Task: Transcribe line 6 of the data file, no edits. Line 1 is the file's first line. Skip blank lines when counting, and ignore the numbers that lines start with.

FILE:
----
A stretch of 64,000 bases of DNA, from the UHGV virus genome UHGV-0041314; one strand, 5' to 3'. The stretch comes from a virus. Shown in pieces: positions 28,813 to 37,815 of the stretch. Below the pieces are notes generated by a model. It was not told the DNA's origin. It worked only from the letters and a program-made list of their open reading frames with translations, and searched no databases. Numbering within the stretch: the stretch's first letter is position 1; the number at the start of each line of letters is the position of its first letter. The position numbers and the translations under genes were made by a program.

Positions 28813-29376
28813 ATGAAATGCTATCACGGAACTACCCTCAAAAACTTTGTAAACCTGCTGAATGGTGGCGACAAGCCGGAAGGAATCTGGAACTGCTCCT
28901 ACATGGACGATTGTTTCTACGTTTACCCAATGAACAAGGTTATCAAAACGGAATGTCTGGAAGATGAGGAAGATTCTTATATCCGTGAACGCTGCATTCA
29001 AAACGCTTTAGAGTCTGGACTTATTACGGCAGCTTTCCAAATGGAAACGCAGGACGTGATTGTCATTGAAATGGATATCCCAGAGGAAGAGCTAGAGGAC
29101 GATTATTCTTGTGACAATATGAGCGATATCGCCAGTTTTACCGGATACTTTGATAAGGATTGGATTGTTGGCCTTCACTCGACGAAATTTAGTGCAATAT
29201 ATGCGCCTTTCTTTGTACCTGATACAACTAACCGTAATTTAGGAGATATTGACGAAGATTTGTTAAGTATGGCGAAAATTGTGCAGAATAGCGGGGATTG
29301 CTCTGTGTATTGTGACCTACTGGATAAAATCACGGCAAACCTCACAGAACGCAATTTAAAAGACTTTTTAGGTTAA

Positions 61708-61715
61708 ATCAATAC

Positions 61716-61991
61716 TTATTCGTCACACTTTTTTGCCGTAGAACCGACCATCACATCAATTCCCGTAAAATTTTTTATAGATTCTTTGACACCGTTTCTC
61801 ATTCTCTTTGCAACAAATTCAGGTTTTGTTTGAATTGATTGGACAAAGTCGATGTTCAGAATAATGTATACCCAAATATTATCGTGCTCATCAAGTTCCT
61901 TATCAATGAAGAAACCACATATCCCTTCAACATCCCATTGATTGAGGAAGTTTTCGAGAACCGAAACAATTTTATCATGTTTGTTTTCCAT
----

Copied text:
29101 GATTATTCTTGTGACAATATGAGCGATATCGCCAGTTTTACCGGATACTTTGATAAGGATTGGATTGTTGGCCTTCACTCGACGAAATTTAGTGCAATAT